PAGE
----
Me & My Boats: On the wild side
PUBLISHED: 14:22 02 January 2018 | UPDATED: 15:06 02 January 2018
School holidays means time for the annual family pilgrimage on the Thames for Sarah Mackfall and Richard Harrison
I truly love our 69ft narrowboat Foxy Lady (named after the Jimi Hendrix song – in hindsight maybe a mistake after the comments I got when we boated through London. We purposely bought her (our second boat) to be a family home. She was made in 2007, and our daughter Mia was made in 2010. Looking for our ‘perfect’ home, we vowed not to get another project boat, but she ticked most things on our list of ‘wants’, and was a good price, but unfortunately another project.
Over the last eight years, we have created a beautiful, functioning floating home. Richard, who is a computer programmer, already had sound knowledge of mechanics and electrics, he has now become a skilled carpenter and boat painter too. Most visitors to our boat will comment on its tidiness and how large it feels for a narrowboat. That’s down to Richard’s clever storage designs, and me running a tight ship, you need to live in a small space or you’re constantly looking for things in the Tardis.
Foxy Lady is our life, our love and our identity, she is a comfortable and stylish home and also the place where I work. She is perfect for our family of three and two guinea pigs.
Most of the year we are at our communal mooring in Newbury, on the K&A. For five years we have been residential on this island, and prior to this we were nomadic, continual cruisers for five years.
Term time, is my creative time, when I do my sewing. I make clothes, soft furnishings and accessories from unwanted textiles, mostly vintage (upcycling basically). I love working with bright colours and have a contemporary retro style. Just like Foxy who is olive green and orange, we have organically grown together. During the school holidays, we like to go back to the ‘wild side’ and escape the humdrum of static life and go for a cruise.
During shorter holidays we generally head West to Kintbury and Hungerford, but during the big summer holidays, we like to take our annual pilgrimage to the Thames, Mia’s birth place. That’s a whole story in itself, but I am proud to say that her actual birth certificate says Caversham Lock, River Thames, Kings Meadow, Reading.
I love the canal and the rivers for different reasons. The canal is tranquil, cosy, peaceful, and art of engineering, and the river is freedom, natural, wild and full of more diverse craft.
I always get impatient when we are about to cruise, as Richard does all his checks, then stands back with a cigarette before taking up the gang plank. But as soon as I hear the vibration and sound of the engine starting, the excitement comes. Even after ten years of boating, I am still not bored of it, and doubt I ever will be, the seasons and nature are constantly changing and making it interesting, and the people of course.
As soon as the summer holidays started, we headed for the Thames, but taking our time cruising down the Kennet and Avon, catch up with old friends on the way, and stay in some of our favourite spots. We get excited about cruising because it’s a mixture of seeing old friends, making new ones, and having some quality family time alone in remote places.
We stop at Woolhampton for a few days, Mia, our seven-year-old loves it here, also my friend Steve just got his first boat – Namaste - and I’m dying to see it. He greets us by doing the road bridge for us, and providing us with tea and cake. His boat is great, and I take him presents, a bottle of Ecover washing up liquid, a bamboo toothbrush and a seasoned log for his burner. Since living on a boat it has made me very environmentally aware and I am now an activist because of this.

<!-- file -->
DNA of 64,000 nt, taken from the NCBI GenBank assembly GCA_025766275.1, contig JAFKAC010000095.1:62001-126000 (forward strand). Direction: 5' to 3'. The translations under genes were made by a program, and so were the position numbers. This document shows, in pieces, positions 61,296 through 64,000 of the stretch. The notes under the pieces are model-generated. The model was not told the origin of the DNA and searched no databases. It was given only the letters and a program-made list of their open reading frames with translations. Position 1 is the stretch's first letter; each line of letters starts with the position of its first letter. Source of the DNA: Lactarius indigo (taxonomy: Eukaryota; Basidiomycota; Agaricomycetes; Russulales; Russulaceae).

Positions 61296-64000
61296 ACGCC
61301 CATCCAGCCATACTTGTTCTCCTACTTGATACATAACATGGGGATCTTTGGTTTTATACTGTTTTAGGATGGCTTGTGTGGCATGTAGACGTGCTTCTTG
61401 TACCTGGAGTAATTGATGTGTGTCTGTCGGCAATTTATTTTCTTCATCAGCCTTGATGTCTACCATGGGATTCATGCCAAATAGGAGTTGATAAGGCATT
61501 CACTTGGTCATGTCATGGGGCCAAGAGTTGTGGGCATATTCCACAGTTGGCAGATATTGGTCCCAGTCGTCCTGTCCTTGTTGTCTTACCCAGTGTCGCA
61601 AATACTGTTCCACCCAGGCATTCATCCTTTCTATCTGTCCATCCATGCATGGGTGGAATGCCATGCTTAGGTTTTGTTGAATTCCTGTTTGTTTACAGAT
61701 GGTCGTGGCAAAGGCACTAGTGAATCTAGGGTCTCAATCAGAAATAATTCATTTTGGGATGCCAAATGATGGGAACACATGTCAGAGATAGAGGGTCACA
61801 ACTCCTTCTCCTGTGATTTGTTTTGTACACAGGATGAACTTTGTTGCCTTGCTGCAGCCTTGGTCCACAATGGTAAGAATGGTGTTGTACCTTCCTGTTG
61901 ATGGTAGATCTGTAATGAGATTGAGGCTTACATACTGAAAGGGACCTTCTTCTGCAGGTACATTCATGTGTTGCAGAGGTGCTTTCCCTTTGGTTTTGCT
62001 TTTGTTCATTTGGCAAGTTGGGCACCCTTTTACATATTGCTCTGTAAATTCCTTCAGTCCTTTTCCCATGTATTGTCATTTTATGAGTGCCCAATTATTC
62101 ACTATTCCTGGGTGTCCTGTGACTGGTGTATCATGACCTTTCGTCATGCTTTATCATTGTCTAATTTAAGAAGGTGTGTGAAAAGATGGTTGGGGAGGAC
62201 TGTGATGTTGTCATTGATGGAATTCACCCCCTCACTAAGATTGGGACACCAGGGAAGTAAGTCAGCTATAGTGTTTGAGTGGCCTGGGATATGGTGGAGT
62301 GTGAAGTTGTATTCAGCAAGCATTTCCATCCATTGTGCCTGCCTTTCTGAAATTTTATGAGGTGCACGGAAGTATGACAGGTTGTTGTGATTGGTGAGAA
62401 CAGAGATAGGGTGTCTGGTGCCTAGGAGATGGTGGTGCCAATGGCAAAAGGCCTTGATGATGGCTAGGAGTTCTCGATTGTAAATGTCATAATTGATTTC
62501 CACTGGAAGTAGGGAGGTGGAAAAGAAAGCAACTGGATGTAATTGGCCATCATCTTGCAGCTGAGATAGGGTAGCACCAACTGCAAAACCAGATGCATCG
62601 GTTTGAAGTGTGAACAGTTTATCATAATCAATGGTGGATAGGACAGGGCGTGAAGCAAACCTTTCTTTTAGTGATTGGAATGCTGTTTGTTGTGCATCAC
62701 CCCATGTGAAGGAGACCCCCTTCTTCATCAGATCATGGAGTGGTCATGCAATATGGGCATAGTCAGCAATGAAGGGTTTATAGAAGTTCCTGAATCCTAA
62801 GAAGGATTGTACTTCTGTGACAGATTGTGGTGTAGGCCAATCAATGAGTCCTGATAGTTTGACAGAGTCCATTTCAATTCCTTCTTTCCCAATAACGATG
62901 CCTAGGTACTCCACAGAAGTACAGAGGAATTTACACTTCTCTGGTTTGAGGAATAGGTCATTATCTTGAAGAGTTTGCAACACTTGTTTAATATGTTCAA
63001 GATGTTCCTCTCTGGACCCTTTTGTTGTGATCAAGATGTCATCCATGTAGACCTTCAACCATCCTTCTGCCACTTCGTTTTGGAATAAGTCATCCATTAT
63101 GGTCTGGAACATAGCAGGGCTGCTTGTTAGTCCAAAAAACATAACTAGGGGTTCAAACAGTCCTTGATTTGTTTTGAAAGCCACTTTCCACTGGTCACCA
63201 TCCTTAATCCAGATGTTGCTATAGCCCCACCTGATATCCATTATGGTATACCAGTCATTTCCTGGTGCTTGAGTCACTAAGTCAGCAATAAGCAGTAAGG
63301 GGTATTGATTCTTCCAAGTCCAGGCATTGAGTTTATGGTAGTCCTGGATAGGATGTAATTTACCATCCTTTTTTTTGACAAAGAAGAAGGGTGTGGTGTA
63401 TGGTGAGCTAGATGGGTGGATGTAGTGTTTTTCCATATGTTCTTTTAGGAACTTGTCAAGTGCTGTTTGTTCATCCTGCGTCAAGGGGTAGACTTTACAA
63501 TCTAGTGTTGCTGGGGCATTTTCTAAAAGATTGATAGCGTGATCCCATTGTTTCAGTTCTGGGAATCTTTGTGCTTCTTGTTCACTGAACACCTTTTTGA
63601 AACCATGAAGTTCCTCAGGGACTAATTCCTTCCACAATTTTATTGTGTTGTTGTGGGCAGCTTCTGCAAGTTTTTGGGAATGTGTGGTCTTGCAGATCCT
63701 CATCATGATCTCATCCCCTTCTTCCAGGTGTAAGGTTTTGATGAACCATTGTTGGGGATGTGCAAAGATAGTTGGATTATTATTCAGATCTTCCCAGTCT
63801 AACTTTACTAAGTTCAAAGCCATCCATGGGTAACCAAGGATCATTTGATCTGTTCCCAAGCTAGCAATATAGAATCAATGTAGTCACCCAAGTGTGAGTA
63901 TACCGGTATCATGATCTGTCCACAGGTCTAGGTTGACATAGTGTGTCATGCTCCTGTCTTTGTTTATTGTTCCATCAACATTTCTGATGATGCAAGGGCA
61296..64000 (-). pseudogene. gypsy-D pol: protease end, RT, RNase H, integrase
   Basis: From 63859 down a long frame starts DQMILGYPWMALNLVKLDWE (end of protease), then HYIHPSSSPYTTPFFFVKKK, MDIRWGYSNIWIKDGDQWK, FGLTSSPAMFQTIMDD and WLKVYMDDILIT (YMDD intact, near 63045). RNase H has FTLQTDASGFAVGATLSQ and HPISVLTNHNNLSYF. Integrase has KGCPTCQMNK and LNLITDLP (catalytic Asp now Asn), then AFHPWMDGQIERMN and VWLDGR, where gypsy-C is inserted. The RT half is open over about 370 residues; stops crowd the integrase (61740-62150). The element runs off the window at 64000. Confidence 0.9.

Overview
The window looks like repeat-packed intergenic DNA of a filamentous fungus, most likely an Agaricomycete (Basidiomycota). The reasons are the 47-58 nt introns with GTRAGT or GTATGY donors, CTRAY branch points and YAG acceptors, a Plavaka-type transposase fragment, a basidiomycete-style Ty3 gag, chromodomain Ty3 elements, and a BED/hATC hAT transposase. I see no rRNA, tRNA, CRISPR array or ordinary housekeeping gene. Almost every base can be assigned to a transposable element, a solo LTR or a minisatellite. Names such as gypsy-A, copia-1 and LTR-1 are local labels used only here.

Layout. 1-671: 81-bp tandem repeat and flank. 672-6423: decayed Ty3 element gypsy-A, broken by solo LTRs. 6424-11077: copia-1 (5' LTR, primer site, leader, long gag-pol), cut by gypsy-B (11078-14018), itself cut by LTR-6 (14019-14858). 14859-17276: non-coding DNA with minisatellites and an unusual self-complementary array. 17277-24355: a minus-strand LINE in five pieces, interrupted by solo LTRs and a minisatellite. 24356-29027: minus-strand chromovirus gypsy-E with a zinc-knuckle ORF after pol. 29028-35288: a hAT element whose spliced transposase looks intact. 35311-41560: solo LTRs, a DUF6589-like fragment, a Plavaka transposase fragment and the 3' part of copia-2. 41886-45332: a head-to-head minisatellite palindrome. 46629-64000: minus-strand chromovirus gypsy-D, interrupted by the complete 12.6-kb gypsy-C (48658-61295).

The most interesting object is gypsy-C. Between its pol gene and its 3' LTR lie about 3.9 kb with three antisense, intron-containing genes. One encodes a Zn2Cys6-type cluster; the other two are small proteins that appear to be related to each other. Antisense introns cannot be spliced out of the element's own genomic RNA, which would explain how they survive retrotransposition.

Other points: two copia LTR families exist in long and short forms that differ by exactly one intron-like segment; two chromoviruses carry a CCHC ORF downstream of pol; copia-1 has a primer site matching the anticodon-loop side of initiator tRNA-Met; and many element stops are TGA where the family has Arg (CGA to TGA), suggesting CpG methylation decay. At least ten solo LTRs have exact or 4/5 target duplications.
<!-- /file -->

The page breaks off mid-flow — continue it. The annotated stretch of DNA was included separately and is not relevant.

The Mikron Theatre are performing at the Rowbarge tomorrow, and some friends from the local Green Party are meeting there too, so we decide to go there for a meal and had a brilliant night.
We take a few more days heading to Reading , pick a massive bowl of blackberries (seems early) on the way and make a crumble and some jam . Next stop is Burghfield to meet up with our friends Darren and Katie on Emily. Its chucking it down when we arrive which leaves us with no option but to go to the Cunning Man for a meal. Which I have to say was excellent.
I bottle up my elderflower wine and I’m happy that it looks clear. We make mead in September and sloe vodka after the first frost. Our old friend Dan is at Burghfield too, he is a boat painter who has lived on boats forever. Not only is he great company, he is a wealth of interesting knowledge too. Midweek, I have drinks with Dan and his friends on Arcada, what a great night, and I leave them with a bottle of my elderflower wine
That weekend, we head for the Thames with Emily, we are all happy and the sun is shining. I love urban cruising, as you get a real feel of history for a place, but the countryside is more us.
As we come through Blake’s lock and enter the Thames at Reading. I feel the elation as I always do, you really feel the expanse as you leave the cut. I just love it. We are now currently moored at Wallingford, it’s a great place for kids, but in a few weeks we will be making our trip back home.
Back onto our beloved K&A, where suddenly it will feel small and cosy, the trees hugging you like an alleyway, it will feel quiet, there will be dew in the air. And we will start feeling romantic about having fires again and hibernating in our lovely home.
Tell us about your boat
Tell us about the boats - or just the boat - in your life. Your story should be about 1,000 words and must have suitable photographs. They can be prints, transparencies or high quality digital (that means at least a 5 megapixel camera set on its highest resolution). Write in or email to firstname.lastname@example.org. All photos will be returned. What’s more, we pay £100 for every story used.